Some people have an uncanny ability to pitch themselves or their ideas so eloquently, it makes you feel like it’s an unattainable skill that they’re born with. While it may come more naturally to some, anyone can make significant improvements in this area by following a few simple principles.
We start this episode by talking about what you should avoid doing in an elevator pitch. This isn’t your time to tell your entire story, or to talk about everything that you or your product can do. The idea is to simplify things as much as possible by only focusing on the most important and impressive aspects of what you do while making it relatable to the specific audience you’re addressing.
We also discuss how to actually figure out what your target audience cares about and provide a simple framework for composing your elevator pitch. Throughout the episode we give specific stories of how we’ve helped entrepreneurs refine their elevator pitch which should help you apply it to your own story.
01:00 Open mics are a great way to get out there and practice public speaking. Learning how to be on stage and speak in public made us more effective at pitching.
02:00 A great way to hone your pitching skills and get live feedback from people is to do it during the conferences or networking events. You can adjust your pitch as you go.
02:50 It shouldn’t take you 20 minutes to explain what is it that you actually do. It does take practice and discipline to come up with a concise way to get to the value proposition quickly. This is crucial in helping engage those who might be interested in your project.
03:55 Exercise idea: take what you normally communicate in 20 minutes and condense it down to 30 seconds. Your job here is not to talk about EVERYTHING and cover all the bases.
04:55 Every person cares about different things; and most likely they aren’t going to care about everything you have to say. You have to get the core value of your project, spark interest, and then use the conversation time to go into more details.
05:25 Tailor your discussions based on what people in front of you care about. Some would get bored but don’t take it as an insult. Pay attention and next time change the narrative.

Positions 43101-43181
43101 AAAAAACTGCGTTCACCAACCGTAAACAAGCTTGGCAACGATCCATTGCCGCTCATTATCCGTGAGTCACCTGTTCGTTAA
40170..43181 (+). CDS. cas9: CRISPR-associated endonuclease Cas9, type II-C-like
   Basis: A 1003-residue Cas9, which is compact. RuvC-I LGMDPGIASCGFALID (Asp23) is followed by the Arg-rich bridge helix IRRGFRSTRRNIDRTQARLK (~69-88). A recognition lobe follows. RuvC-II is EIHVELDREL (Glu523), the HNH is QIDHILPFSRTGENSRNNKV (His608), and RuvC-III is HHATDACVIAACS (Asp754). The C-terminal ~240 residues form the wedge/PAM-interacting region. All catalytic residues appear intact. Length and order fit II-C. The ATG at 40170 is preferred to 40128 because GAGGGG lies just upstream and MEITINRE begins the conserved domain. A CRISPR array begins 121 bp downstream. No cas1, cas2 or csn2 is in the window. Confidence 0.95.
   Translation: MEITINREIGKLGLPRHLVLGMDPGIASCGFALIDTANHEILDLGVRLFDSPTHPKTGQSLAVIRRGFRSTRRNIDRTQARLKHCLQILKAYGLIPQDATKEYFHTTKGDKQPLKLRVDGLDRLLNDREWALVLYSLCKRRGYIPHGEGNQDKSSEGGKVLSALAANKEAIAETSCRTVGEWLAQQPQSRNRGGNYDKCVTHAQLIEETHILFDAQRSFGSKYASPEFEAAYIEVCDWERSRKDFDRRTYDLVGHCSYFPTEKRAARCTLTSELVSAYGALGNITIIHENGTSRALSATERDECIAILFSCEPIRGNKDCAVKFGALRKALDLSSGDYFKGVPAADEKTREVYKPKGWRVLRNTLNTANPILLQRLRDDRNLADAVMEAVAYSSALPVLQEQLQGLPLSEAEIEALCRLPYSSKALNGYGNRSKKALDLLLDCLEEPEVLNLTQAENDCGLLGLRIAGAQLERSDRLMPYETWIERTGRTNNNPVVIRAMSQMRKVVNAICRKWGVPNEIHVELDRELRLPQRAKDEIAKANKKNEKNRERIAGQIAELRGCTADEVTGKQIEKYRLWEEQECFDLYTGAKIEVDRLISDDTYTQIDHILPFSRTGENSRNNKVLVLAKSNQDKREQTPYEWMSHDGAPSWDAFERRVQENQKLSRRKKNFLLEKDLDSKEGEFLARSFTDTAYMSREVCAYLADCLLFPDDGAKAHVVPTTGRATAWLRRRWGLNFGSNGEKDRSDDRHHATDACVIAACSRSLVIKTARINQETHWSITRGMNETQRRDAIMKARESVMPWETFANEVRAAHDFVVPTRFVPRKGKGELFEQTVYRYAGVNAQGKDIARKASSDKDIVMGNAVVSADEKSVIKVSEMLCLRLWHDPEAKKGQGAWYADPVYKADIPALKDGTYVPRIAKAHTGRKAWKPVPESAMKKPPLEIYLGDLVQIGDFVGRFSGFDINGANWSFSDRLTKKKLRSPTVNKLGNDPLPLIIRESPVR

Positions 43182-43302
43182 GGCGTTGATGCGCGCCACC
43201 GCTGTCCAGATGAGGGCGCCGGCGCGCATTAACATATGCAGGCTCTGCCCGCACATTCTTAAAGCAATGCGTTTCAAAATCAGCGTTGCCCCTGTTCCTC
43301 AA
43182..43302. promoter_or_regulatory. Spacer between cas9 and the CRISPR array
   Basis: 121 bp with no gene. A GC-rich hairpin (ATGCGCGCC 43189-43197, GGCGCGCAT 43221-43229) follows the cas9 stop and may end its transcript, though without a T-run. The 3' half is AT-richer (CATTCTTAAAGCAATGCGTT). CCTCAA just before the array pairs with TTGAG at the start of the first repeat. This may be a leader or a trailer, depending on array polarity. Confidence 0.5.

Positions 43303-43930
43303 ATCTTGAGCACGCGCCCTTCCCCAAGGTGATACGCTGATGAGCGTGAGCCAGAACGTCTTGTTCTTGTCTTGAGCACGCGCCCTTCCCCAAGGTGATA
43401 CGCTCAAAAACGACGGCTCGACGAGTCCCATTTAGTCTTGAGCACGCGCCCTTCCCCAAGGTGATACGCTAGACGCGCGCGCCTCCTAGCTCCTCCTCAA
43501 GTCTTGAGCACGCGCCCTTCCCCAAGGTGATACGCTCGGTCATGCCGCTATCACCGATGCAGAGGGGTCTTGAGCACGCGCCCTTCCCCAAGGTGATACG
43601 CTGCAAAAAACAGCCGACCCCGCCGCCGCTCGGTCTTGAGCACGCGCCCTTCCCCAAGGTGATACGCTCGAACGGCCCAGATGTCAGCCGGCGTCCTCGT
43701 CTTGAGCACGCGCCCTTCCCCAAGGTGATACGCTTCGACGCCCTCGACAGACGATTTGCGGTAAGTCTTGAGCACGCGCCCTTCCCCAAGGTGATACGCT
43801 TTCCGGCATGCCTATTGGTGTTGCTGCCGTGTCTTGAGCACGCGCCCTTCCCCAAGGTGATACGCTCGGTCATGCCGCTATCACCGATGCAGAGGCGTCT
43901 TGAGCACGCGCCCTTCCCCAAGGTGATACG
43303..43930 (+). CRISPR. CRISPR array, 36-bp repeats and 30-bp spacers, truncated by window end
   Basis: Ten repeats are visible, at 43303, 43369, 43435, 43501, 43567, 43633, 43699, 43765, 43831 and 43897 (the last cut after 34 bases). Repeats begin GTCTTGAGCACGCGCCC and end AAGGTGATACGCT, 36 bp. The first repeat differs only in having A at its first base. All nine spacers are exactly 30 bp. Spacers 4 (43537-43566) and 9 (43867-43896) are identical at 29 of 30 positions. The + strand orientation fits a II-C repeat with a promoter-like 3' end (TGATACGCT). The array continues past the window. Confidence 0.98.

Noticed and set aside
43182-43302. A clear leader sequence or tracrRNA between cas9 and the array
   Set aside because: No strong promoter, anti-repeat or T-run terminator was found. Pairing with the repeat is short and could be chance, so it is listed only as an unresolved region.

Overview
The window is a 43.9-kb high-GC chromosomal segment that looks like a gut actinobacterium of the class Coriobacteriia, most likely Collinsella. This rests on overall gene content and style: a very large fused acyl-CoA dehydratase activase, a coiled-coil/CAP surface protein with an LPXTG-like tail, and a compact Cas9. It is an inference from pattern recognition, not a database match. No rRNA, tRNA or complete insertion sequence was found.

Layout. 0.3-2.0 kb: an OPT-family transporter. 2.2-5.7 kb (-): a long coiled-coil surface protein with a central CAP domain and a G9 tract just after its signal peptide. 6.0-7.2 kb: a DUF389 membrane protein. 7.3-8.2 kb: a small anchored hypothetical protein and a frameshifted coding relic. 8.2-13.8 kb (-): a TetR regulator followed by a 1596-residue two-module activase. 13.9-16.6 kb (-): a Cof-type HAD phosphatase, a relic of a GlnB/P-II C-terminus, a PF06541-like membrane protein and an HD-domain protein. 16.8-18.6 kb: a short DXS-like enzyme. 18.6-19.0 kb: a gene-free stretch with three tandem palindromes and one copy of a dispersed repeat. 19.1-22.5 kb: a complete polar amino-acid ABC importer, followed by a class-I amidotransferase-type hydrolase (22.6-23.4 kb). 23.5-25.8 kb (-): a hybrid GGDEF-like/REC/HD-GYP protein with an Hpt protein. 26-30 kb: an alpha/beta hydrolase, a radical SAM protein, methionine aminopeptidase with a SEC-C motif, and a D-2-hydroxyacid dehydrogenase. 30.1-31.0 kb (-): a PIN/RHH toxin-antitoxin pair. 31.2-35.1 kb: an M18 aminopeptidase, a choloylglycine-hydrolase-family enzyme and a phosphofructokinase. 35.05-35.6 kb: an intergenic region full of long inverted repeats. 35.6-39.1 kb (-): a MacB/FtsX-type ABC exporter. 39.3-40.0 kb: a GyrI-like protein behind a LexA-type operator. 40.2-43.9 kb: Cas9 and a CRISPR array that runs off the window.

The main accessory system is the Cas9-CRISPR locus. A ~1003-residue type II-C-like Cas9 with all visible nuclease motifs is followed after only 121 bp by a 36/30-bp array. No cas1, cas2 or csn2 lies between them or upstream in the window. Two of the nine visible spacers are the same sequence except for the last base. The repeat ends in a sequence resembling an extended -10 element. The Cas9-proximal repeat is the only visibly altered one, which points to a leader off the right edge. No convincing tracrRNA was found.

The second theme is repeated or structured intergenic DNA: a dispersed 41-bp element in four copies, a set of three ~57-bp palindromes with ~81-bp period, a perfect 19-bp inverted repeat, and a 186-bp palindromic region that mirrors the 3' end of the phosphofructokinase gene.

06:30 Lesson 1: If you think you’re going to be in a situation where you are going to be pitching someone, spend the day before thinking about the people you are going to interact with. Who are these people? What motivates them? What do they find interesting? Onсe you answer these questions, you will know what to focus on.
Learn and understand your audience even before you come up with a pitch. Your pitch should be always changing depending on who you are talking to.
07:12 Lesson 2: Having a standard super brief pitch/slogan for what you do is great. The rest of the elevator pitch should be related to what the other person cares about.
Example: Pitching to investors. They care about 1. Is it a big enough opportunity? 2. How do you de-risk it?
Example: Pitching to customers. They care about what problem you’re solving for them.
08:27 Case: Sergei’s story on pitching a product to students.
10:21 You don’t have to communicate all your values through the elevator pitch. It has only one job: to spark interest. This is why it should be super focused.
12:13 Lesson 3: Rehearse! Write it down, take notes.
14:32 Memorizing is one practice that might work. Another one is to simplify it as if you are just telling a story. What is the simplest way of describing your project? Vadim’s story.
17:51 People are just trying to get to the core of your ideas. Your only goal is to keep them interested.
18:30 Have your friends to role-play with you, listen to their feedback and adjust. Use it as a safe space to mess up and figure out your way of pitching. It will and should be uncomfortable.
19:45 Framework. First, think about how to condense the description of your project to 8 seconds, one sentence. What do you do? Second, think about what problem your project is solving. What is the opportunity here for the market that you’re addressing? Third, what is your solution (explained in more detail)?
21:19 Frameworks are helpful but it really is about trying and messing up; putting it out there and getting feedback; being self-aware. Notice what makes people excited.
22:05 Adjust your pitch as you grow. As things change, it is okay to break your pitch apart and find what works better for your current goals.
23:05 If you are having a hard time, reach out to us via email (email@example.com and firstname.lastname@example.org ) or the contact form (https://thementors.co/contact/) on the website. We will be happy to help you with your pitch.